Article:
Visiting Three Corners of the United States: Minnesota, Louisiana, Alaska
By Louise Clements
Sure enough, since printing the last catalog we have been in those three states. In October of '98 I was invited to speak to a group of rosarians in Minneapolis, Minnesota. In addition to experiencing the wonderful Mid-western hospitality I was there in the fall when they do the "Minnesota Tip" which is not a dance...but a winter protection method for their roses. They find this necessary because of their extremely cold winters. I was taken, by my genial hosts, to the Arboretum at the University of Minnesota where volunteers had gathered with shovels, twine, and gloves to "tip" the roses in that garden. There, surrounded by exquisite golds and reds of fall, they buried the roses in a ritual community effort. The first step is to wrap the rose, leaves and all, with twine so that the whole rose bush is bound in a pyramidal confinement. A length of twine about four feet long is left at the top of the bush. Then a trench is dug from the base of the. rose bush extending out about the same measurement as the height of the rose bush. The depth of the trench is such that the entire bush will be covered by soil when the process is finished. Then the soil at the base of the bush is loosened and the rose bush is gently tipped until it is lying flat in the trench.
The soil is then heaped over the bush taking care to keep the four-foot piece of twine above the soil so that they can locate the bush the next spring; after the time of frost past, they will raise the bush by pulling on the string, loosening the soil around the bush, and setting it upright again. I asked to help with some of the work and found their soil to be wonderfully rich and easy to work with, although I could not come close to the speed with which these experienced volunteers attacked the rose beds. More than one of those volunteers told me how they bury up to one hundred of their own roses all by themselves. Several made a practice of helping each other and a great sense of community has developed around the "Minnesota Tip." The next week the temperature dipped into the twenties.
But by the next week I was in Louisiana where John and I met and the weather was much, much warmer. We wanted to see several gardens in the South. We visited the Bellingrath Gardens in Alabama. Although there was only a small formal rose garden there it was lovely in its situation by a beautiful old-fashioned glass house. Bellingrath Gardens is huge and if explored adequately would take more than a day to see it as well as the house with its grand collection of treasures and the carriage house which has now houses a magnificent display of Boehm china pieces. Hodges gardens, in Northwestern Louisiana, with its varied topography and huge lake, offered a serene setting and was every bit as large though it had many more roses. One very beautiful setting was of a rose bed built on a peninsula-like projection into the lake.
We had never seen anything just like it. There were rose beds in tiers and on the top of a hill which overlooked the lake. They have a large gift shop which was air-conditioned and was most welcome.
Actually we were in Louisiana twice. I was invited to speak at the ARS Antique Rose Symposium in April of 1999. On both occasions the roses were in good bloom, and I took rolls and rolls of slides. Summer there, as we understand, is almost a dormant period. Even in April it was so warm that our Northern blood was evident The roses rest while the heat (described by some as "air you wear") settles in with an oppressive slowing effect. The gardeners I spoke to took a rest from gardening also, because it is too hot to work except in the early morning hours. April and November are the best bloom seasons.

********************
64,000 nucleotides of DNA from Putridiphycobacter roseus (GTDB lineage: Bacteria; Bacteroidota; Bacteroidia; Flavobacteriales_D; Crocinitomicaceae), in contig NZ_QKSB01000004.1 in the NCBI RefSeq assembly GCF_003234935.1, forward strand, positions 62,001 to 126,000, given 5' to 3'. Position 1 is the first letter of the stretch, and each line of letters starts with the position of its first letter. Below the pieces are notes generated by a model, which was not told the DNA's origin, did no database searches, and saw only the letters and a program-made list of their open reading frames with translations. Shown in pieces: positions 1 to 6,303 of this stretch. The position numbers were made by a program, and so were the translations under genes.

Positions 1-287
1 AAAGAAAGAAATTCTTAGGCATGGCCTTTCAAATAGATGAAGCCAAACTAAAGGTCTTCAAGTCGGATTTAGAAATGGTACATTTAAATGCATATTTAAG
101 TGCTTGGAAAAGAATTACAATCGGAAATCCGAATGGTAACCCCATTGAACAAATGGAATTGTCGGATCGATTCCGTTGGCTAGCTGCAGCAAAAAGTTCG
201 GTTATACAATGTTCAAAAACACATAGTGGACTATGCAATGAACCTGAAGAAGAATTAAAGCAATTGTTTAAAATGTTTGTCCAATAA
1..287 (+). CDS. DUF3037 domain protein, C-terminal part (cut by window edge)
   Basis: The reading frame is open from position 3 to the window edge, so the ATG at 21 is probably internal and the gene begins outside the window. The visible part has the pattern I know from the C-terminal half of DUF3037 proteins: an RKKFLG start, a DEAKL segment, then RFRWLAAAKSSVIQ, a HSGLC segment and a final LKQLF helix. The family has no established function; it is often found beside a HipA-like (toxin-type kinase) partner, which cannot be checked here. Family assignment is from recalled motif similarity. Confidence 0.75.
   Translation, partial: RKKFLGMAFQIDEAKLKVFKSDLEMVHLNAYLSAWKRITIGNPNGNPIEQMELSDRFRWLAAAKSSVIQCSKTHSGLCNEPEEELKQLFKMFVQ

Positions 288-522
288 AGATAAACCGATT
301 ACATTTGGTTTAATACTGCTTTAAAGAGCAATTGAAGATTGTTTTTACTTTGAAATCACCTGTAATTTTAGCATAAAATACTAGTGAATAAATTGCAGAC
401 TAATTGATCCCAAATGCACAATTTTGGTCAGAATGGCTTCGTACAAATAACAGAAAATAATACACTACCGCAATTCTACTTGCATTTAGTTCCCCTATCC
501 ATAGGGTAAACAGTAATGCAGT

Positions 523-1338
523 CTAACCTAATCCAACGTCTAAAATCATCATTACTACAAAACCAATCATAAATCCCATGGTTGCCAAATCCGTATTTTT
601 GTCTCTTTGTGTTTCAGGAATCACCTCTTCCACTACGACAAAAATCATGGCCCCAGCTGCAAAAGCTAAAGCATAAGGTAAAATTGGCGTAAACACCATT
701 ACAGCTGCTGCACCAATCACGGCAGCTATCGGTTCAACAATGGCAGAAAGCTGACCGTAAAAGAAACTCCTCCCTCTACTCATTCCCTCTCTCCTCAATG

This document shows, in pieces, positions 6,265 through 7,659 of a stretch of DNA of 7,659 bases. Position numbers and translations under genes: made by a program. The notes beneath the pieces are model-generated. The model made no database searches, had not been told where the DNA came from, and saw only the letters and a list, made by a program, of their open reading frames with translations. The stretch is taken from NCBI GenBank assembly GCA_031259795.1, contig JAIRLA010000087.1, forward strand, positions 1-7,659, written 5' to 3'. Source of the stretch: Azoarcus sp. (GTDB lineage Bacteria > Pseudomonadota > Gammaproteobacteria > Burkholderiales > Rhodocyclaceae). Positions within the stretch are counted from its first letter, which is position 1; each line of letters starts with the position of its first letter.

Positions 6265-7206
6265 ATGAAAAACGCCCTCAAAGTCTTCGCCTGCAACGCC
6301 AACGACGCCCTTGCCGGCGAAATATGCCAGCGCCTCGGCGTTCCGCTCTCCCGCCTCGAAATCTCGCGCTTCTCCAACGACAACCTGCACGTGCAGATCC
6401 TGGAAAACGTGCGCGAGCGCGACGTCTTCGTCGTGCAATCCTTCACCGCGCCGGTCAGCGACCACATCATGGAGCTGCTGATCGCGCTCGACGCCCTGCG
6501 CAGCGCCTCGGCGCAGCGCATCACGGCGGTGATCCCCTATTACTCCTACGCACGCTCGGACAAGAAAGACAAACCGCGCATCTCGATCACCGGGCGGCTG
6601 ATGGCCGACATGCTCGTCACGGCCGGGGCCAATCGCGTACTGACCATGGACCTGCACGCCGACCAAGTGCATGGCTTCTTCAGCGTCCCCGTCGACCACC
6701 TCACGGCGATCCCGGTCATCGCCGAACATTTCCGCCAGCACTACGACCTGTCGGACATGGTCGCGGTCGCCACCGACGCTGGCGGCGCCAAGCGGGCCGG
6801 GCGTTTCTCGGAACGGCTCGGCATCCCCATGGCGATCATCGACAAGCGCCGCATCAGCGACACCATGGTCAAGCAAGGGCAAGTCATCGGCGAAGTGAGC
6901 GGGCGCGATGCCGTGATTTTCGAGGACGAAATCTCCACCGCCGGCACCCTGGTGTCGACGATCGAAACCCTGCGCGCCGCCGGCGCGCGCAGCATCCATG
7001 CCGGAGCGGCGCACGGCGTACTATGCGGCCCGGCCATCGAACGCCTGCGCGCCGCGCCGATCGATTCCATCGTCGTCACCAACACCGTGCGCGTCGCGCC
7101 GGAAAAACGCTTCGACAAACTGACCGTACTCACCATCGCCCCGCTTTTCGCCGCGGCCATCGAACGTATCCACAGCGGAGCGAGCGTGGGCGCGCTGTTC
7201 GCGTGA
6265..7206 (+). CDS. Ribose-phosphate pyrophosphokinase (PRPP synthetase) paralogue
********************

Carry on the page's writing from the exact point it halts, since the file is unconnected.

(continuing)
In Shreveport we got acquainted with the staff at the American Rose Center where the American Rose Society is located and experienced the great Southern hospitality. We were toured and dined with generosity by the staff. I developed a boundless appetite for Southern cooking and came away with several cook books. Now this has nothing to do with roses, but it was so funny, I just have to tell you. While in Shreveport I had blackened alligator. It was wonderful! I determined to take some home with me. So the night before we left, I ordered the dish in a restaurant and had it packed in ice ready to take it on the plane back to Oregon. Later John spoke to the stewardess, "Could we have some ice for our alligator?" The expression on her face was priceless as she asked incredulously, haltingly, with a touch of cooperate indignity "Do you have an alligator on board this plane?" She was reassured. We laughed heartily.
In July of 1999 we visited Alaska, where the season is short, roses do grow, and in the winter in Skagway the wind chill factor is -150 degrees. The wind blows so hard you have to park your car into the wind or else when you open the door it will blow off (so one local resident told me). Tourism is the major source of income along the coast of Alaska. The population can triple in a day when the crnise ships stop at the docks. Juneau, the capital of Alaska, can be reached only by sea-plane or boat. There are no roads into the city. Barges come in weekly with supplies and goods for the residents. We found one rose growing in front of The Northern Lights Pizza restaurant in Skagway. It was a vigorous, healthy, deep pink hybrid rugosa. We asked what its name was,but no one seems to know or where it came from. While we found no rose beds, and frankly hadn't expected to on the coast, we do know from our customer list that roses grow in Alaska.
Three corners of the U.S.A. - where people will endure anything for the love of a rose.